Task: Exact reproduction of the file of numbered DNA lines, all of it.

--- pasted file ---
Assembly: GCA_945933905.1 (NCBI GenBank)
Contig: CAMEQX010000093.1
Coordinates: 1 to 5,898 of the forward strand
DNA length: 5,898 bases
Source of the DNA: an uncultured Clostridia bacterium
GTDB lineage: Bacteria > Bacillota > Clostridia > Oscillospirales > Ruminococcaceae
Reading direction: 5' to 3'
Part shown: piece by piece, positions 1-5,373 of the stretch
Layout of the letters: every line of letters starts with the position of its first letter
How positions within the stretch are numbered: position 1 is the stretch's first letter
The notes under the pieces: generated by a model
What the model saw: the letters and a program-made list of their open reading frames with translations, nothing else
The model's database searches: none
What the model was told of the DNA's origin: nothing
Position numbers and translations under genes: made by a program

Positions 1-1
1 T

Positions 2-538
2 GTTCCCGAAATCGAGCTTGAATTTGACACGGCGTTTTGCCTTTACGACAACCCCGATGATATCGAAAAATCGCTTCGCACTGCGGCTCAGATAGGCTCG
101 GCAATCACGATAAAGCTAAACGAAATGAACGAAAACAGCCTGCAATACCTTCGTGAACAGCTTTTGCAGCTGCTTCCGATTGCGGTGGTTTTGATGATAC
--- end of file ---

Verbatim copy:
Assembly: GCA_945933905.1 (NCBI GenBank)
Contig: CAMEQX010000093.1
Coordinates: 1 to 5,898 of the forward strand
DNA length: 5,898 bases
Source of the DNA: an uncultured Clostridia bacterium
GTDB lineage: Bacteria > Bacillota > Clostridia > Oscillospirales > Ruminococcaceae
Reading direction: 5' to 3'
Part shown: piece by piece, positions 1-5,373 of the stretch
Layout of the letters: every line of letters starts with the position of its first letter
How positions within the stretch are numbered: position 1 is the stretch's first letter
The notes under the pieces: generated by a model
What the model saw: the letters and a program-made list of their open reading frames with translations, nothing else
The model's database searches: none
What the model was told of the DNA's origin: nothing
Position numbers and translations under genes: made by a program

Positions 1-1
1 T

Positions 2-538
2 GTTCCCGAAATCGAGCTTGAATTTGACACGGCGTTTTGCCTTTACGACAACCCCGATGATATCGAAAAATCGCTTCGCACTGCGGCTCAGATAGGCTCG
101 GCAATCACGATAAAGCTAAACGAAATGAACGAAAACAGCCTGCAATACCTTCGTGAACAGCTTTTGCAGCTGCTTCCGATTGCGGTGGTTTTGATGATAC